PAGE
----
Day after day of sea life is idyllic but there comes a time when the wind blows and clouds cover the sky. A storm is approaching and a boat is spotted in trouble. Five people are in danger of being shipwrecked and there are harrowing moments when Noddy's automobile very unexpectedly performs a heroic act. That car has hidden talents it seems. Then comes the night which instantly took me back to Puffin Island where four children had their tents whisked away in a gale. It's a frightening experience for anyone and especially for Noddy and Big-Ears who have to endure exactly the same catastrophe. The storm wells up and their tent is dragged from its moorings and disappears into the blackness of the sky so all they can do is to cuddle up together for warmth and last the night out. What a horrid thing to happen and to add to it, the next morning they find that Noddy's car has a cold. Could things get any worse?

A time comes in peoples' lives when they have to make great decisions and this is one of them. What's to be done? Well. .. the answer seems obvious to us and it’s also apparent to wise old Big-Ears. They have no tent and their money's all finished so:

"We're going home! That's what we are going to do little Noddy."

Yes, they’re off home to a wonderful welcome and a tea-party which even Mr. Plod attends and he says he will try to get their tent back for them although Noddy feels as if he never wants to go away again. Finally it's time for a song from our hero to end the story of their seaside adventures:
"How nice it is to go away
And have a lovely holiday;
And yet although it's fun to roam,
It's even better coming home,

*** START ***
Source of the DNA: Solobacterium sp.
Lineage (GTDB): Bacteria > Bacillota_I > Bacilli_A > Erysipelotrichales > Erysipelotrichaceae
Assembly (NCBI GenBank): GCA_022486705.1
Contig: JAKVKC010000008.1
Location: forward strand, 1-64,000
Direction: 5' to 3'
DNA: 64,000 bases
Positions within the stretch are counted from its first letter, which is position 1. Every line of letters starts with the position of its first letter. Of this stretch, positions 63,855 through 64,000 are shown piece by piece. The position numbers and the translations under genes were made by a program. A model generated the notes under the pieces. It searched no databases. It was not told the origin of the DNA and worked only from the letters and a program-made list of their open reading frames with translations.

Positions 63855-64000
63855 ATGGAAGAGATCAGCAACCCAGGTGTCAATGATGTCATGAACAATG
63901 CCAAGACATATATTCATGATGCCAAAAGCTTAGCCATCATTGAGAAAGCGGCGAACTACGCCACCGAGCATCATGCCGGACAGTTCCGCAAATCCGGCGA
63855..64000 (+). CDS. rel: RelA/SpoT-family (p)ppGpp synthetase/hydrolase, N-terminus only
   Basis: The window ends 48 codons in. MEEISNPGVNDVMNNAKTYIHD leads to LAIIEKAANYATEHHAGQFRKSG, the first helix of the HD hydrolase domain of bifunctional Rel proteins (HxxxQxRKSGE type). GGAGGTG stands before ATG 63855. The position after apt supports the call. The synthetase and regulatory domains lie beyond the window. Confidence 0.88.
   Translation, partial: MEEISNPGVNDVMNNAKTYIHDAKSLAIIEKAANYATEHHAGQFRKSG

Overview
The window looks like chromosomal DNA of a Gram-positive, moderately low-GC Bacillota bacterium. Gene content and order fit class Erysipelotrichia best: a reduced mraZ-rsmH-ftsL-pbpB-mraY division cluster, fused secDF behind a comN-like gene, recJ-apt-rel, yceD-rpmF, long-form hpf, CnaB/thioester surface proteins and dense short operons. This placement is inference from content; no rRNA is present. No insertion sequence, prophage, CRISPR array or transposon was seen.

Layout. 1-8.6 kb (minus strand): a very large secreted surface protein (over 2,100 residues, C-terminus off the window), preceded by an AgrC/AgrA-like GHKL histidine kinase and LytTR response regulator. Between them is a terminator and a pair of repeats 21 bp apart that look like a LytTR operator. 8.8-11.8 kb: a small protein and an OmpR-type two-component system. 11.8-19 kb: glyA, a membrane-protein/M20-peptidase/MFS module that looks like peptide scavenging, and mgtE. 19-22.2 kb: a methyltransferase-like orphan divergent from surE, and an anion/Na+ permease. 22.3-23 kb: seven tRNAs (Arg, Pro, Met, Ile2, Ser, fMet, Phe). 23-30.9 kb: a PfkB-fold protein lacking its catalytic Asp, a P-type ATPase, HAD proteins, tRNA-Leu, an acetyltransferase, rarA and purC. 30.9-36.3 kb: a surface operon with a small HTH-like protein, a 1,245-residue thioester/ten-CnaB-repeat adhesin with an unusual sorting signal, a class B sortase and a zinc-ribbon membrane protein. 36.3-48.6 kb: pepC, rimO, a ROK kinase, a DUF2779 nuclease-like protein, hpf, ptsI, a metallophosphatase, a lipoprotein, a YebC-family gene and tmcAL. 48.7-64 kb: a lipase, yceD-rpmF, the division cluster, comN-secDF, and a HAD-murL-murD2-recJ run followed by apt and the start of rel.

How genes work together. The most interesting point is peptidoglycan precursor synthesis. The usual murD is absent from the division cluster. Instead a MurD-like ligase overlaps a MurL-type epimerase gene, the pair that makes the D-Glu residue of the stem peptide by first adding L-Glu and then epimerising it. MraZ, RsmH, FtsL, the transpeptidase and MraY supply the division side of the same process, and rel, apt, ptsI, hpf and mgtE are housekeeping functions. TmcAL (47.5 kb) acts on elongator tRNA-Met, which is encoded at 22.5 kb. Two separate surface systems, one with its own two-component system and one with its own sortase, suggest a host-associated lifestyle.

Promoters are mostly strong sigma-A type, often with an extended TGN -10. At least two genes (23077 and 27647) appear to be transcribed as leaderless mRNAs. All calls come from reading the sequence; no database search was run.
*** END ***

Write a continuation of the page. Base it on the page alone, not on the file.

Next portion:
Coming home -
Coming home -

It's really LOVELY coming home!"
Two characters are introduced as Miss Whiskers and Tiddles her boy cousin. They are toy kittens and it remains to be seen whether or not they feature in later books.

I doubt if Big Ears used his bicycle even once whilst they were at the seaside but perhaps it had been taken along just in case there was an emergency.

Mr. Plod is of course a policeman.

The Famous Five are four children and a dog — who star in another well-known series of Enid Blyton books.

Puffin Island is a speck in the ocean ... north-west of the Scottish coast and it was mentioned in one of the author's books called The Sea of Adventure — which is well worth a read.

Casting around for talented Enid Blyton characters I think that the final song composed by Noddy currently puts him just a little ahead of Mr. E. Goon — another very well known poet who graced the pages of the Find-Outer Mystery books. Mr. Goon, was a little unfortunate because his poems which began very earnestly and sometimes quite grandly, were never finished unless he received a little assistance from someone a tad more accomplished than his good self. A poet's prowess can be assessed only if there is a complete and original poem or song to place before a judge.

At a pinch, Noddy's song could be sung to the tune of "Here We Go Round The Mulberry Bush" with a little improvisation on the last lines.